Roth: Werner Kleemann proved a coach's love can make all the difference
by Leo Roth Democrat and Chronicle April 10, 2018
I was just a hockey dad playing the role of head hockey coach.
Trying to convince a team of squirts that an assist is just as good as a goal. That winning isn’t everything, but trying your best is.
We were pretty much a band of Bad News Bears that squirt major travel season at Rochester Youth Hockey. But two seasons later, the boys made the championship game of our league.
It was a fun ride, and making it so much more special was that Werner Kleemann came along for it.
Coach Kleemann’s funeral services were Tuesday.
He was 76 and fought a courageous battle against diabetes and leukemia the way he lived his life: Always seeing a silver lining in the clouds life delivered.
Like the fact his former players and students at Rush-Henrietta started a drive that resupplied the blood bank 10-fold in Rochester in his honor. Because he felt guilty getting transfusions when so many others were in need.
“He treated every kid like he was the starting quarterback,’’ Rick Page, his friend of 46 years, told me. “He was the most positive person I knew.’’
Imagine my delight when I learned that one of the players on our squirt team, Alex LaBombard, was the grandson of the legendary Section V football coach.
With East Rochester’s Don Quinn and Fairport’s Don Santini, Werner was part of the Mount Rushmore of Coaches I first met when I arrived in town 35 years ago to work for the Times-Union.
Reconnecting with Coach K was one of the great joys of my life.
He attended all our youth hockey games and would send emails to me filled with encouraging words. Werner had a sixth sense for sending notes to people just when they needed them most.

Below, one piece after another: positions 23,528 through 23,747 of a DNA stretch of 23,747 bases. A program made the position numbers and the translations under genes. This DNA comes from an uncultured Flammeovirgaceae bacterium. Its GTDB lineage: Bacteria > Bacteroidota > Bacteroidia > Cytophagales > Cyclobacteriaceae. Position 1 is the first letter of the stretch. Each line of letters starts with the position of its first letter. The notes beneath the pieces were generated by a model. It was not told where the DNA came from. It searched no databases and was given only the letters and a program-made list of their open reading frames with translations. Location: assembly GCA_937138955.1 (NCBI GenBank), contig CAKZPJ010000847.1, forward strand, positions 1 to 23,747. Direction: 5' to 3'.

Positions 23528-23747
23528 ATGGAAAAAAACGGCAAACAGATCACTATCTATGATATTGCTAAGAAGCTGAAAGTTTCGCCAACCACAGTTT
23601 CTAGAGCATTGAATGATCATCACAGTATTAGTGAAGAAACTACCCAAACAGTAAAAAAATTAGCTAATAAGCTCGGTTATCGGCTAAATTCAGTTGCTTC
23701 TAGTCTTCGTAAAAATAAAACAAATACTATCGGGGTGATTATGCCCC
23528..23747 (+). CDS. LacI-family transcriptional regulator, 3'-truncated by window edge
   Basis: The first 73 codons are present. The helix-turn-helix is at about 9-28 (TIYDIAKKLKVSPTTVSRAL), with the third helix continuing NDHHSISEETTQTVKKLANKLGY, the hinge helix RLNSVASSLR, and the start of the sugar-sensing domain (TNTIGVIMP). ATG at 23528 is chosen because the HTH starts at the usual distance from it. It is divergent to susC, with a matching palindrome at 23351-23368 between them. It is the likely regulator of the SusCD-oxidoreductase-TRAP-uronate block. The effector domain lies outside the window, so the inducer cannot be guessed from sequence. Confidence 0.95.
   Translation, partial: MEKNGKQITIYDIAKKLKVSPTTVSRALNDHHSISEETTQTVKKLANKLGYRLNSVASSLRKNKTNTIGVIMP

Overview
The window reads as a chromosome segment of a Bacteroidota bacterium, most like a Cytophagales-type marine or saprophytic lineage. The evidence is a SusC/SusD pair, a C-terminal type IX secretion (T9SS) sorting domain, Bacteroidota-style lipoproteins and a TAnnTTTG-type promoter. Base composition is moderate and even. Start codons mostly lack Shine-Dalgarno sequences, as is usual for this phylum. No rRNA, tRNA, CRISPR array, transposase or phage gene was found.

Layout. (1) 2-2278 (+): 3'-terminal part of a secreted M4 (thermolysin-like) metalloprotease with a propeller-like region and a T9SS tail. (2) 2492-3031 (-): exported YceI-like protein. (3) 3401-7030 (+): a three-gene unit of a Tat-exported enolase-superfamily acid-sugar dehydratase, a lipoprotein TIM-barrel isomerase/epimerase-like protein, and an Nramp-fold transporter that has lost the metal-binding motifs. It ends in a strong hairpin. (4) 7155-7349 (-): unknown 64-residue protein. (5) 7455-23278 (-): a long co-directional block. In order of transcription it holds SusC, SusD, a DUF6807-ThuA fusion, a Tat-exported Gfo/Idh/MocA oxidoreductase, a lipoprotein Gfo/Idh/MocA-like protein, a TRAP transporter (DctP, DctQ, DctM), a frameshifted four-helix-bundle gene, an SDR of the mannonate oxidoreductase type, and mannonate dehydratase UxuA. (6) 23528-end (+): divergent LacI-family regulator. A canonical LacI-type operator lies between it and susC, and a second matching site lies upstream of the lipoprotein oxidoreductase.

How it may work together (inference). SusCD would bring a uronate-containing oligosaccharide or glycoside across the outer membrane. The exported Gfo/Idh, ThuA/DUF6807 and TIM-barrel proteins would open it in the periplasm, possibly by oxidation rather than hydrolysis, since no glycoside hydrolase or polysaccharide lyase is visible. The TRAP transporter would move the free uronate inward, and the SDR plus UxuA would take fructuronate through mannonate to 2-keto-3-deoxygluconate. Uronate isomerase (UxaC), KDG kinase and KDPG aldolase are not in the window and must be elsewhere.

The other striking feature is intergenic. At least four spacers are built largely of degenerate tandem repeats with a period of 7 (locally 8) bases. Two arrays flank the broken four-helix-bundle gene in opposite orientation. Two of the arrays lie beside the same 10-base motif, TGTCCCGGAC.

“Thank you from a grandfather that sees the results,’’ he would say.
As a coach, I made plenty of mistakes.
But I was smart enough to invite Werner to speak to our team before a game as our 2011-12 season wound down. I mean, how often is the Jimmy Stewart of coaches just outside your locker room door?
There sat a team of 10-year-olds at Lakeshore Hockey Arena, eyes fixed on a vibrant 71-year-old man who could’ve been the Zamboni driver for all they knew. But they were mesmerized.
“I saw you earlier in the year and quite frankly, it was ugly,’’ Werner told the kids, before telling them how terrific they were playing of late.
A great hockey fan thanks to watching his talented son, Brian, play and coach, Coach K talked about using the side boards “as a sixth player on the ice.’’
About being “down and ready’’ for the faceoff. How a “tic-tac-toe’’ play takes great teamwork.
Then he broke out Rudyard Kipling, reciting the most famous line from the poem “The Law for the Wolves.’’
For the strength of the pack is the wolf, and the strength of the wolf is the pack.
“Now what does that mean?” Coach K asked a bunch of kids who didn’t know what to think.
Then, as only he could do, he made it all make sense.
“The strength of the team is the player and the strength of the player is the team — if everybody is trying hard,’’ said Werner, explaining how it’s possible that a 90-pound wolf could bring down a 2,000-pound moose in order to eat and survive.
It’s called teamwork.